Tag Archives: pain relief

Phenylalanine for Pain Relief and Other Health Benefits

Phenylalanine is an essential amino acid, in which “essential” means you must get it through your diet or supplementation since your body cannot produce it on its own. Phenylalanine also is known as nature’s pain reliever. 

Interestingly, Phenylalanine is used in psychotropic drugs such as morphine, codeine, papaverine, and even mescaline because it is such an effective pain reliever.

Phenylalanine: How is it used in the body as a pain reliever?

Phenylalanine is one of the three aromatic amino acids, which include the other two, Tyrosine and Tryptophan. Phenylalanine is also the precursor for Tyrosine, and like Tyrosine, Phenylalanine is the precursor in the human body of catecholamines, which include dopamine, epinephrine, norepinephrine, and tryamine.

Dr. Winston Greene at DC Nutrition explains what catecholamines are and why we need phenylalanine, and how much: “Phenylalanine is a precursor of the neurotransmitters called catecholamines, which are adrenalin-like substances. … is highly concentrated in the human brain and plasma. … and requires biopterin, iron, niacin, vitamin B6, copper and vitamin C. An average adult ingests 5 g of phenylalanine per day and may optimally need up to 8 g daily.”

Phenylalanine essential amino acid comes from food and levels affect pain relief

You can get Phenylalanine from protein foods such as beef, chicken, fish, eggs, dairy products, and wheat germ. Dr. Greene shows that not only is this amino acid good as a pain reliever, but also that it is low in people who ingest caffeine. Interestingly, depressed people often seek out stimulants like caffeine drinks as a “pick me up” but may be doing themselves further harm since Dr. Greene says they’d found that “about 10 percent of depressed patients have low plasma Phenylalanine, and phenylalanine is an effective treatment in these cases.”

When someone gets an infection, however, Phenylalanine levels increase in the body to help aid any pain that might be associated with it, again acting as nature’s pain reliever. This amino is used in “premenstrual syndrome and Parkinson’s may enhance the effects of acupuncture and electric transcutaneous nerve stimulation (TENS). Phenylalanine and tyrosine, like L-dopa, produce a catecholamine effect. Phenylalanine is better absorbed than tyrosine and may cause fewer headaches.”

The bottom line is that Phenylalanine can be a great natural source for pain relief for numerous problems from infection to PMS to diseases such as Parkinsons. The health benefits are numerous, but always be sure to check with your doctor prior to any supplementation or changes to your diet when working to include this amazing amino acid for pain relief.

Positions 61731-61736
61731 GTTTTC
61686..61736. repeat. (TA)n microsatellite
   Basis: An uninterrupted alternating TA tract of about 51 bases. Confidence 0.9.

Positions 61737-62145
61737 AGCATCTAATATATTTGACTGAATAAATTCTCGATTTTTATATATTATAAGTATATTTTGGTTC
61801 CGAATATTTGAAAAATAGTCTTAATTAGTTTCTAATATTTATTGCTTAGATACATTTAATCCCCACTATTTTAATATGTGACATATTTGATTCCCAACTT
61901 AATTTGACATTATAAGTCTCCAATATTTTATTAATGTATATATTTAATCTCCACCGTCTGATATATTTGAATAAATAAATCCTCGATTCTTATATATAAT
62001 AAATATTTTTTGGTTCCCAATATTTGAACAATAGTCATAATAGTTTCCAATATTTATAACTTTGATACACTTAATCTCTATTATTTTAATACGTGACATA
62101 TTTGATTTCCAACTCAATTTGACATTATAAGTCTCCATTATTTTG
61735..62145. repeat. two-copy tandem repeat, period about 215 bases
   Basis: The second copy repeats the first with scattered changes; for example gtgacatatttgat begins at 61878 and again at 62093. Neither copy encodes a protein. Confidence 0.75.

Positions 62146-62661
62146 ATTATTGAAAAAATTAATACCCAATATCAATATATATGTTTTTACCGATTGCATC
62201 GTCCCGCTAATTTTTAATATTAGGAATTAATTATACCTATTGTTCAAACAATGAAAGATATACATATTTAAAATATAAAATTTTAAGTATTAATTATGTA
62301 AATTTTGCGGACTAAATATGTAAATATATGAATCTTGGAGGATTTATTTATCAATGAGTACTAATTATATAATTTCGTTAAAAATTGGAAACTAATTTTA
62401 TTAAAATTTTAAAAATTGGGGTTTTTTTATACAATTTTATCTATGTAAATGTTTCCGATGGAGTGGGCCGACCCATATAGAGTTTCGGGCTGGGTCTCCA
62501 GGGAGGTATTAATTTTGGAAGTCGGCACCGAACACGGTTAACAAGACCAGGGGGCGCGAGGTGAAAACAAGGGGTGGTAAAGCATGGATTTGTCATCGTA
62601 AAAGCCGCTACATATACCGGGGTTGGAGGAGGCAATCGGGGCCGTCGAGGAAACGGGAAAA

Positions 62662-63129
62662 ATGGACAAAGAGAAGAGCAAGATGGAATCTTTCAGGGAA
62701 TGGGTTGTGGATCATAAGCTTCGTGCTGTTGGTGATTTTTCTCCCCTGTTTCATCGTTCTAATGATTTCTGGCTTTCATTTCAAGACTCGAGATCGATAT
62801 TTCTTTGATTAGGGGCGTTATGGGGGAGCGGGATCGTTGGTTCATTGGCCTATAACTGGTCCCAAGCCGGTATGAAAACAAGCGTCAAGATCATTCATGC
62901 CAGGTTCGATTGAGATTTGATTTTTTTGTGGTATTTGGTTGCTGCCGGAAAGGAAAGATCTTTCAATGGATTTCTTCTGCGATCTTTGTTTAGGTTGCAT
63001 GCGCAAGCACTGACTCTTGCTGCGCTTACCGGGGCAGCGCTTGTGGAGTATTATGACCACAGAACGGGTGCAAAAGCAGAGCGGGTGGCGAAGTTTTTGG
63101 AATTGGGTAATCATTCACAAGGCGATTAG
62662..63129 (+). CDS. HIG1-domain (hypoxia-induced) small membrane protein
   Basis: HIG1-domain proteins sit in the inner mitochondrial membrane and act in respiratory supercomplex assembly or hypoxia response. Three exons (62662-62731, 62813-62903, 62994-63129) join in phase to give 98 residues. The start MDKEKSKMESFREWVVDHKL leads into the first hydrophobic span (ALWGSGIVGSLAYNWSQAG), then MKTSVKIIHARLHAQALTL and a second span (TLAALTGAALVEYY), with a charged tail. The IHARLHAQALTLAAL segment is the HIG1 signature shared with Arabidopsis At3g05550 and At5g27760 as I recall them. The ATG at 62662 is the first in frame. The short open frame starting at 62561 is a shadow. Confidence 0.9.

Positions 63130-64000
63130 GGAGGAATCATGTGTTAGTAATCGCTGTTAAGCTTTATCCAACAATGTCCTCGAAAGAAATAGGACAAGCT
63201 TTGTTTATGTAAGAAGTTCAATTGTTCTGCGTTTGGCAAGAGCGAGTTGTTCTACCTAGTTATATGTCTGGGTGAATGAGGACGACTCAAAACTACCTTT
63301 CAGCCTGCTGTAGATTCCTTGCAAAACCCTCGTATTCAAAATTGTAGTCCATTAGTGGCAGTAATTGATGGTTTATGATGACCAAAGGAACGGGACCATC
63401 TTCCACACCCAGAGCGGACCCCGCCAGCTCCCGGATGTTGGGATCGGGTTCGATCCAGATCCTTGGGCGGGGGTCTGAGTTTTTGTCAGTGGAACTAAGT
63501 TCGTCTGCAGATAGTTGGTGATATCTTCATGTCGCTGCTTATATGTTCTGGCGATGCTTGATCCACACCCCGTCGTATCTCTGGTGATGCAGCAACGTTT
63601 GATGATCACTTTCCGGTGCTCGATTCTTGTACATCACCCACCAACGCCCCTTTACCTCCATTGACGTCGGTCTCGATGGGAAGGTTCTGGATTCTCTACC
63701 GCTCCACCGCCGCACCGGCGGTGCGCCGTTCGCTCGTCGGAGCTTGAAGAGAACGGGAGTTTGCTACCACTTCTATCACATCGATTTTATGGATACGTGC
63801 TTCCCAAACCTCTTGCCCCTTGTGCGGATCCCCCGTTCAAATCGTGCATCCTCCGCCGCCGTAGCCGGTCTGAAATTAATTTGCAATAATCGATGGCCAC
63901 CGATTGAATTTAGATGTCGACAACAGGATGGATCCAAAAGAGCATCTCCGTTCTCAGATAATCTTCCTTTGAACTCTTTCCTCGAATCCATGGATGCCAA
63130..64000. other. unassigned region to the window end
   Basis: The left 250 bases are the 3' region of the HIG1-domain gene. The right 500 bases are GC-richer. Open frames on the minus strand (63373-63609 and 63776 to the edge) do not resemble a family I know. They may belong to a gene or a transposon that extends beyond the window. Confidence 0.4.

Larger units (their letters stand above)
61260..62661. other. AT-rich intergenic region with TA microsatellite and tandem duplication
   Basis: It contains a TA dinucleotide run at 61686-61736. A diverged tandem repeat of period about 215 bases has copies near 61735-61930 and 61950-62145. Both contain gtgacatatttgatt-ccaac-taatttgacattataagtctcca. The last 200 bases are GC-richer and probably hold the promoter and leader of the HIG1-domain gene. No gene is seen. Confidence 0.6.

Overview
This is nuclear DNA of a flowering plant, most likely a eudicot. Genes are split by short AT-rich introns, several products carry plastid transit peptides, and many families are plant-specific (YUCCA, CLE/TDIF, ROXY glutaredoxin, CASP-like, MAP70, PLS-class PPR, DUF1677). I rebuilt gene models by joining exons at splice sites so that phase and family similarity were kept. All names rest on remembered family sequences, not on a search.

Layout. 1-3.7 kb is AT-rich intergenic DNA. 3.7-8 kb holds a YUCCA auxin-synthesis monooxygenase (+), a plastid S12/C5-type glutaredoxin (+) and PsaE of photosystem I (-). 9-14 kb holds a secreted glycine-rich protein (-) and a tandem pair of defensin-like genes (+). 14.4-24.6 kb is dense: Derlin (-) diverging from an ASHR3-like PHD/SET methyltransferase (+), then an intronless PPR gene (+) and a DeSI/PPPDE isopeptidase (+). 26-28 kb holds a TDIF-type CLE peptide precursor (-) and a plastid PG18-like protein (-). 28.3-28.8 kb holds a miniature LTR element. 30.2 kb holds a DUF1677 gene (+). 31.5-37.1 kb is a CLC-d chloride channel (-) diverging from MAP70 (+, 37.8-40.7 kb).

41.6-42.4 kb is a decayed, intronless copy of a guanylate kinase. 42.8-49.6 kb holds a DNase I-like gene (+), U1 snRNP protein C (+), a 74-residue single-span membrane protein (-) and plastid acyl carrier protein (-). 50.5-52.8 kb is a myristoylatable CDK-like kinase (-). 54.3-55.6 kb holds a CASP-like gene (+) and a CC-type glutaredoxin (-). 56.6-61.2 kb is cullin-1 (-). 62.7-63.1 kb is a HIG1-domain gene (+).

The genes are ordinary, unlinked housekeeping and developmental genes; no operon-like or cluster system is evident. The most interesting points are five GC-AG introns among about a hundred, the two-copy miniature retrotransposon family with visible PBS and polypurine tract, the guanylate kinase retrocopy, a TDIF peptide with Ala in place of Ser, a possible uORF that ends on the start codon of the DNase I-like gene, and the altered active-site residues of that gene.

Amino Acids as Anti-Inflammatory Pain Relief

Did you know that amino acids can be used for pain relief? People often will take over the counter painkillers like acetomenaphen (e.g., Tylenol), or anti-inflammatories like ibuprofen (e.g., Advil), but a natural source of analgesics with some anti-inflammatory effects include amino acids. Amino acids are known as the building blocks of proteins, but they serve many functions in the body, especially to the organs and brain, or even the muscles and nerves. Taking amino acid supplements can sometimes aid the body to ward off pain and inflammation, just like a natural painkiller.

There are a couple of studies that tested amino acids like L-isoleucine, which can act as an agent for pain relief, and so prostaglandin was studied to see the effectiveness of L-isoleucine for the analgesic (painkilling) and anti-inflammatory properties. In order to understand how this works we must understand how prostaglandin works…

Prostaglandins are lipid compounds that work on-site like Aspirin; however, they are enzymatically derived (from fatty acids). Although prostaglandins work in a variety of ways, one of them is by acting as an analgesic, or natural pain reliever. Analgesics help your body achieve analgesia—relief from pain.

When there is an injury or you are will, the prostaglandins (whether due to amino acids or medicine) do not get secreted from the gland, but instead are chemically made on-site so they can be used exactly where they are needed, such as to control or reduce inflammation.

Amino acids studied as analgesics (pain relievers)

One study by E Ricciotti and GA FitzGerald regarding prostaglandins showed that they can act as a natural painkiller and help reduce the anti-inflammatory response. The researchers said, “prostaglandins may function in both the promotion and resolution of inflammation.” But amino acids may also cause a bodily anti-inflammatory response.

In a different study, four amino acids were investigated. The scientists RN Saxena, VK Pendse, and NK Khanna “Orally administered L-isoleucine, DL-isoleucine and L-leucine [which] exhibited anti-inflammatory activity in many test models of inflammation except formaldehyde-induced inflammation. L-beta-phenylalanine inhibited carrageenan-induced oedema only.”

Interestingly, it was the L-isoleucine that showed an extended analgesic (painkiller) result. Meanwhile, DL-isoleucine did have a short-lasting effect.

Unlike some supplements, the amino acids did not cause gastric ulceration nor did it promote acute toxicity in the doses that suppressed inflammation effectively. The researchers’ assessment on the painkilling amino acids included that the “anti-inflammatory activity seems to be related with interference with the action and/or synthesis of prostaglandins and deserves further intensive study.”

Of course, it depends on the problem and which amino acids you can use to act as a natural painkiller against it, so more research will continue in this area as time progresses.